When I visited my cousin last week in the French Dordogne, I stumbled upon a ceramic steamer in her kitchen. It was hand made by Laurent Merchant, an artisan living and working in the region. Ceramic food steamers are everything but new — they were already used in Neolithic China 6 to 7000 years ago* — but this one was different. Just like any other steam cooker, it is placed above a pot with boiling water. However, the steam enters through a central chimney rather than through dozens of little holes. The obvious advantage is that you don’t lose the juice, which greatly increases the potential uses of steaming.

Some commercially available steamers feature a condensation catchment, but in that case you can only use the bouillon separately, or add it to the food later. Furthermore, the ceramic steamer offers several additional advantages. Its design allows you to easily warm up earlier made dishes or leftovers following the same cooking method, because the device also serves as a perfect storage container and the steam prevents the food from drying out or sticking together. The steam cooker is also particularly suitable for defrosting food, and it is much easier to clean than conventional devices. Last but not least, it is made from sustainable materials and looks great, which cannot be said of most plastic food steamers.

Chinese ceramic steamer with central chimney photo by laurent merchantLaurent Merchant did not invent the device, which he dubbed “Le steamer”. Ceramic steamers with a central chimney originated in China, where they might have been in use for many centuries in the region around Shanghai. They resurfaced in California in the 1970s, where the artisan saw them for the first time. I could not find any information on their history, but in 2007 Merchant stumbled upon an authentic Chinese specimen which he could photograph (picture on the right — more pictures here).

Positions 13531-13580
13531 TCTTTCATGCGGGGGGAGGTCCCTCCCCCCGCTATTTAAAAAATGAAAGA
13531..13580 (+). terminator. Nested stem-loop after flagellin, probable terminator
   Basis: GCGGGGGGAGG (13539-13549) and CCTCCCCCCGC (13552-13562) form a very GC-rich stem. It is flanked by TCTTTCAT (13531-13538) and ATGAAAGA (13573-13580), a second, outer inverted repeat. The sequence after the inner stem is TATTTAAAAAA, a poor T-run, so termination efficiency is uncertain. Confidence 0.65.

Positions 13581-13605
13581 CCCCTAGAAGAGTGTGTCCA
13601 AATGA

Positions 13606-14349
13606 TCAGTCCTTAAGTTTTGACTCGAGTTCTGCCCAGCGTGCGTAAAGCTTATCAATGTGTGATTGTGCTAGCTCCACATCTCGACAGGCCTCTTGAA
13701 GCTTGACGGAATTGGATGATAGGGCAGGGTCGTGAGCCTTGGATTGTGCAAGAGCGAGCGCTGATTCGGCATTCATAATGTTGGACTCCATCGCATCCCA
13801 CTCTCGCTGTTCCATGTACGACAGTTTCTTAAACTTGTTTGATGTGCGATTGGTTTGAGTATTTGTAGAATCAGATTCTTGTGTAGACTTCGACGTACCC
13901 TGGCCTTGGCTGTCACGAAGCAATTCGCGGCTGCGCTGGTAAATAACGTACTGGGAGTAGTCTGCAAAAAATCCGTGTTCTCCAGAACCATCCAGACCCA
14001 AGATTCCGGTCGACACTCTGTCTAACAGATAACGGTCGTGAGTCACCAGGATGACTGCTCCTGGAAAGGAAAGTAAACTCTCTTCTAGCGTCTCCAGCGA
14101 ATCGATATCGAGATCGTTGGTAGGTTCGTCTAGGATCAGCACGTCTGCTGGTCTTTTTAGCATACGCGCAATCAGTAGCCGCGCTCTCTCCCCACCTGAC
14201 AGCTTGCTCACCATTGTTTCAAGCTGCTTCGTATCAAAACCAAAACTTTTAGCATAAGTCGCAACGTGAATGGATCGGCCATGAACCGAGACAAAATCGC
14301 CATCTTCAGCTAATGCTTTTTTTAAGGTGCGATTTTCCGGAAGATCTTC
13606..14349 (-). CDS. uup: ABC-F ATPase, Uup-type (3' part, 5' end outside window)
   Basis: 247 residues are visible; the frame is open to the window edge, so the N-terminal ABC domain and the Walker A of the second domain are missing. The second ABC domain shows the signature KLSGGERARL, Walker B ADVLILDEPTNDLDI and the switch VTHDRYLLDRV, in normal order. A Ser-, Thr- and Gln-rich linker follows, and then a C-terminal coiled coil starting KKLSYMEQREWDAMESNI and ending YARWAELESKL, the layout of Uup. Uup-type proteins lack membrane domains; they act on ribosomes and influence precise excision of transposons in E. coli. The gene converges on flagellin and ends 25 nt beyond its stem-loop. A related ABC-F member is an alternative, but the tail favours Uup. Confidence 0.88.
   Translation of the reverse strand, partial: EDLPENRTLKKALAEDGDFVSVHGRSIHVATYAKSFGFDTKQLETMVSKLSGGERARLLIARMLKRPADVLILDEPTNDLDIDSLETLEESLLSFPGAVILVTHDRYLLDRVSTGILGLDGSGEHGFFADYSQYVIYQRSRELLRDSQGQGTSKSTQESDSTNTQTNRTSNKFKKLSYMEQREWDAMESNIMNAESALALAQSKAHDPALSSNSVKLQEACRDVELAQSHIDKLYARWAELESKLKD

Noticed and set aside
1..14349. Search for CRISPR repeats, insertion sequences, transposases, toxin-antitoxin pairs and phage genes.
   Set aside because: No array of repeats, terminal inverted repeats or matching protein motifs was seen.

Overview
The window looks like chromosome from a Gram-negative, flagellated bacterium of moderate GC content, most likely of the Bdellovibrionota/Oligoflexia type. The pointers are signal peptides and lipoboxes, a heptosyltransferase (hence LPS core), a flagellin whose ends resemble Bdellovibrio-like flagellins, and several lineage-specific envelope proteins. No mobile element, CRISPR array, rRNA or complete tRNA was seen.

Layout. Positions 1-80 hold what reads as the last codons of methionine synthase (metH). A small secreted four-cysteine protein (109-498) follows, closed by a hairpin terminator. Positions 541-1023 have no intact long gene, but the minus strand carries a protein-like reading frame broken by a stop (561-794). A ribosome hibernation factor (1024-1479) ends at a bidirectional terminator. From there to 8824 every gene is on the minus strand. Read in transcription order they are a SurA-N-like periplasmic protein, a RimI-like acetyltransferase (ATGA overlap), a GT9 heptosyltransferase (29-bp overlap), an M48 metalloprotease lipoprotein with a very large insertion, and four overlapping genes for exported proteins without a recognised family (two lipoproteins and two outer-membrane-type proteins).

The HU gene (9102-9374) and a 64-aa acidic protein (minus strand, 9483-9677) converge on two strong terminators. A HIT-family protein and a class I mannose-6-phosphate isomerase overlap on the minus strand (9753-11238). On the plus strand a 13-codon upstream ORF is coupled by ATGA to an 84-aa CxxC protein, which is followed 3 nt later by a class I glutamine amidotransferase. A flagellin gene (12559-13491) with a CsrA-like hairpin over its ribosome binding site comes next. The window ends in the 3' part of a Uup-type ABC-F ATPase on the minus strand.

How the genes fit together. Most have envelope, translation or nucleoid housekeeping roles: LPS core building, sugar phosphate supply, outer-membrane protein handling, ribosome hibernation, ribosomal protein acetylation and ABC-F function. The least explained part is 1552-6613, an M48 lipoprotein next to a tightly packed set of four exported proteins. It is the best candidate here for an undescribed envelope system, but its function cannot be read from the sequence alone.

Le steamer” is available in different sizes (from 1 to 4.5 litres) and can be ordered online. Laurent Merchant’s website is in French, but he will answer your questions in perfect English.

* Joseph Needham, Science and Civilisation in China, Volume 5, part 5: fermentations and food science, page 76-91

Traditional Repair Techniques: The Japanese Art of Kintsugi

Traditional Repair Techniques The Japanese Art of Kintsugi

The Japanese art of Kintsugi, which means ‘golden joinery’ or ‘to patch with gold’, is all about turning ugly breaks into beautiful fixes. Most repairs hide themselves – the goal is usually to make something as good as new. Kintsugi proposes that repair can make things better than new.

Kintsugi is a technique of repairing broken porcelain, earthenware pottery and glass with resins and lacquers that come from trees. It dates from the 15th century. The kintsugi artist carefully repairs the broken vessel with a sticky resin that hardens as it dries. The resin can then be sanded and buffed until the crack is almost imperceptible to the touch. After that, the artist takes a lacquer that has been combined with real gold and covers the crack.

Check it out: 1 / 2 / 3 / 4 / 5. The first link mentions a couple of DIY-kits using cheaper binding materials.